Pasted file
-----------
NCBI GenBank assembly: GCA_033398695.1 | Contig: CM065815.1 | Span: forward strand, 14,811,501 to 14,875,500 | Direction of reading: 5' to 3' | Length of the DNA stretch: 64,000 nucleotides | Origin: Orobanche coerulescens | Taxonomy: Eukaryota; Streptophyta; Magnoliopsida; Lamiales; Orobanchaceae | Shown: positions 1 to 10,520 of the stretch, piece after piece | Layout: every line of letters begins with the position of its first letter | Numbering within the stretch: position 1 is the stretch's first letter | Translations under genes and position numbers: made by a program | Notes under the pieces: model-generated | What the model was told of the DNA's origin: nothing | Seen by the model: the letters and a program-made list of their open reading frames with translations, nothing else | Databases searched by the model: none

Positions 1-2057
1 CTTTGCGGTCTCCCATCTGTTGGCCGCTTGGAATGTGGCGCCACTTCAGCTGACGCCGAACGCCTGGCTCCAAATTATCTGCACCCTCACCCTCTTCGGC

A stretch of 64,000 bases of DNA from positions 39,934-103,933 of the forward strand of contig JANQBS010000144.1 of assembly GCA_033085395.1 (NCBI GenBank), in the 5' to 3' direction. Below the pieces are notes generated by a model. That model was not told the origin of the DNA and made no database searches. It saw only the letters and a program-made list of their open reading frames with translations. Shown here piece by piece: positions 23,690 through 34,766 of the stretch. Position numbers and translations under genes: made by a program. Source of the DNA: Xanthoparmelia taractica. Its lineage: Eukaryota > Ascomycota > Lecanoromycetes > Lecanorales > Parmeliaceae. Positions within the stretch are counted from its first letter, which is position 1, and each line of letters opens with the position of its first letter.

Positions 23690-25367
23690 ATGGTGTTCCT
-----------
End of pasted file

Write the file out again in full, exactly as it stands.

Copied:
NCBI GenBank assembly: GCA_033398695.1 | Contig: CM065815.1 | Span: forward strand, 14,811,501 to 14,875,500 | Direction of reading: 5' to 3' | Length of the DNA stretch: 64,000 nucleotides | Origin: Orobanche coerulescens | Taxonomy: Eukaryota; Streptophyta; Magnoliopsida; Lamiales; Orobanchaceae | Shown: positions 1 to 10,520 of the stretch, piece after piece | Layout: every line of letters begins with the position of its first letter | Numbering within the stretch: position 1 is the stretch's first letter | Translations under genes and position numbers: made by a program | Notes under the pieces: model-generated | What the model was told of the DNA's origin: nothing | Seen by the model: the letters and a program-made list of their open reading frames with translations, nothing else | Databases searched by the model: none

Positions 1-2057
1 CTTTGCGGTCTCCCATCTGTTGGCCGCTTGGAATGTGGCGCCACTTCAGCTGACGCCGAACGCCTGGCTCCAAATTATCTGCACCCTCACCCTCTTCGGC

A stretch of 64,000 bases of DNA from positions 39,934-103,933 of the forward strand of contig JANQBS010000144.1 of assembly GCA_033085395.1 (NCBI GenBank), in the 5' to 3' direction. Below the pieces are notes generated by a model. That model was not told the origin of the DNA and made no database searches. It saw only the letters and a program-made list of their open reading frames with translations. Shown here piece by piece: positions 23,690 through 34,766 of the stretch. Position numbers and translations under genes: made by a program. Source of the DNA: Xanthoparmelia taractica. Its lineage: Eukaryota > Ascomycota > Lecanoromycetes > Lecanorales > Parmeliaceae. Positions within the stretch are counted from its first letter, which is position 1, and each line of letters opens with the position of its first letter.

Positions 23690-25367
23690 ATGGTGTTCCT